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University helps leap up leagues

Few 10 year olds devote serious thought to which course they would like to study at university.

But for one day each year, pupils at Furrow Community Primary in Rochdale are encouraged to put aside the more pressing concerns of PlayStations and pop videos to discuss the merits of different university courses. Chris Windle, the head, believes that it is this forward-thinking attitude that has enabled her school to achieve the country's largest improvement in key stage 2 results between 2004 and 2007.

Many of Furrow's 187 pupils come from deprived areas of Rochdale. The proportion eligible for free school meals is significantly above the national average. But Ms Windle believes it is her role to extend pupils' ambitions. Every year, Years 5 and 6 are taken to nearby Manchester University, where they meet students, discuss courses and learn about university life. "Some of our children have limited experiences, so we need to provide these experiences for them," she said. "We show them what they need to aim for in life."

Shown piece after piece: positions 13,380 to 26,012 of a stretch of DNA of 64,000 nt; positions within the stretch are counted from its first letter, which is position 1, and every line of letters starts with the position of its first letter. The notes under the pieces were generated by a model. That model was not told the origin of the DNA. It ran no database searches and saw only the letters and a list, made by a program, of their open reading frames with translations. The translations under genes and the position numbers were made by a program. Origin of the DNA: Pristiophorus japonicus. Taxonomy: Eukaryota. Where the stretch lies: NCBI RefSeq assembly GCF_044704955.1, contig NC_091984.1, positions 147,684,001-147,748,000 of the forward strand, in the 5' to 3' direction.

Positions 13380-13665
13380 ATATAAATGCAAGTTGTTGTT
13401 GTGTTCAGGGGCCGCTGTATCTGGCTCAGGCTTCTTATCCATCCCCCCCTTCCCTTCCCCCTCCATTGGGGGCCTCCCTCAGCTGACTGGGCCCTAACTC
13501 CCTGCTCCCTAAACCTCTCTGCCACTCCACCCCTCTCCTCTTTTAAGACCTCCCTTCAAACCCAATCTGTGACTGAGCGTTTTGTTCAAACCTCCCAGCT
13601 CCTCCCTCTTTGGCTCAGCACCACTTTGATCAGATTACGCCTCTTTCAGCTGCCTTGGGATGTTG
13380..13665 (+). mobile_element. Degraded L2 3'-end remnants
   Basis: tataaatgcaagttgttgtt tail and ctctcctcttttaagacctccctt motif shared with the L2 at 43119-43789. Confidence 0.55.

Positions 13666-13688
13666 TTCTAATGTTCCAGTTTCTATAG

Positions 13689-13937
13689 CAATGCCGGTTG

When Ms Windle took over in 2004, only a third of pupils were achieving the expected level 4 in their key stage 2 tests. This year, this had risen to 100 per cent in maths and science and 96 per cent in English. "There's nothing quirky," she said. "We just work hard as a school. We have a consistent behaviour policy.

"We're conscious of the tests, because it's something we're judged on, isn't it?

"So we have regular assessment and pupil-monitoring programmes. We're very passionate about giving children a chance in life."

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